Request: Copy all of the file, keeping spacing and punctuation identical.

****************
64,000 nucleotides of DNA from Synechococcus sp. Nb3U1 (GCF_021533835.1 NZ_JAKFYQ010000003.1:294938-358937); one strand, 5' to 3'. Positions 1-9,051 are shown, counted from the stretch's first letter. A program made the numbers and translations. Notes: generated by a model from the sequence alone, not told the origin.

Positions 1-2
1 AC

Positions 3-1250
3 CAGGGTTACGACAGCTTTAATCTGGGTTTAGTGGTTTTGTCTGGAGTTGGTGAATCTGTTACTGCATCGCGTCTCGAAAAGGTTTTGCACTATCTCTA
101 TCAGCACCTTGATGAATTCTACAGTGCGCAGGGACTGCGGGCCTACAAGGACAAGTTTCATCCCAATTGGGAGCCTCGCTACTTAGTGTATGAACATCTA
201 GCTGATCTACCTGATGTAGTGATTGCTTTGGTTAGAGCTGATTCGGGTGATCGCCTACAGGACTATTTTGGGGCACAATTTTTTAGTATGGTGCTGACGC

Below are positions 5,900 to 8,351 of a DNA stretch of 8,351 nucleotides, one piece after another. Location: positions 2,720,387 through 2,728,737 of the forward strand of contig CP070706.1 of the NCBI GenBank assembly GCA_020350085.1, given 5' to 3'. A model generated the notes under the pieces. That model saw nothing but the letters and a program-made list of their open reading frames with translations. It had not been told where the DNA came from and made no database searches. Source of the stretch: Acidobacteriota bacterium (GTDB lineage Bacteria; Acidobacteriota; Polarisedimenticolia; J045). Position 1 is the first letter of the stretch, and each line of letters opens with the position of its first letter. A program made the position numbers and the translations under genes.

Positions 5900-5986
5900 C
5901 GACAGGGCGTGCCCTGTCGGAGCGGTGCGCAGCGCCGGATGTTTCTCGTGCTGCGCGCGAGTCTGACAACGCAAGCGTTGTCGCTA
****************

64,000 nucleotides of DNA from Synechococcus sp. Nb3U1 (GCF_021533835.1 NZ_JAKFYQ010000003.1:294938-358937); one strand, 5' to 3'. Positions 1-9,051 are shown, counted from the stretch's first letter. A program made the numbers and translations. Notes: generated by a model from the sequence alone, not told the origin.

Positions 1-2
1 AC

Positions 3-1250
3 CAGGGTTACGACAGCTTTAATCTGGGTTTAGTGGTTTTGTCTGGAGTTGGTGAATCTGTTACTGCATCGCGTCTCGAAAAGGTTTTGCACTATCTCTA
101 TCAGCACCTTGATGAATTCTACAGTGCGCAGGGACTGCGGGCCTACAAGGACAAGTTTCATCCCAATTGGGAGCCTCGCTACTTAGTGTATGAACATCTA
201 GCTGATCTACCTGATGTAGTGATTGCTTTGGTTAGAGCTGATTCGGGTGATCGCCTACAGGACTATTTTGGGGCACAATTTTTTAGTATGGTGCTGACGC

Below are positions 5,900 to 8,351 of a DNA stretch of 8,351 nucleotides, one piece after another. Location: positions 2,720,387 through 2,728,737 of the forward strand of contig CP070706.1 of the NCBI GenBank assembly GCA_020350085.1, given 5' to 3'. A model generated the notes under the pieces. That model saw nothing but the letters and a program-made list of their open reading frames with translations. It had not been told where the DNA came from and made no database searches. Source of the stretch: Acidobacteriota bacterium (GTDB lineage Bacteria; Acidobacteriota; Polarisedimenticolia; J045). Position 1 is the first letter of the stretch, and each line of letters opens with the position of its first letter. A program made the position numbers and the translations under genes.

Positions 5900-5986
5900 C
5901 GACAGGGCGTGCCCTGTCGGAGCGGTGCGCAGCGCCGGATGTTTCTCGTGCTGCGCGCGAGTCTGACAACGCAAGCGTTGTCGCTA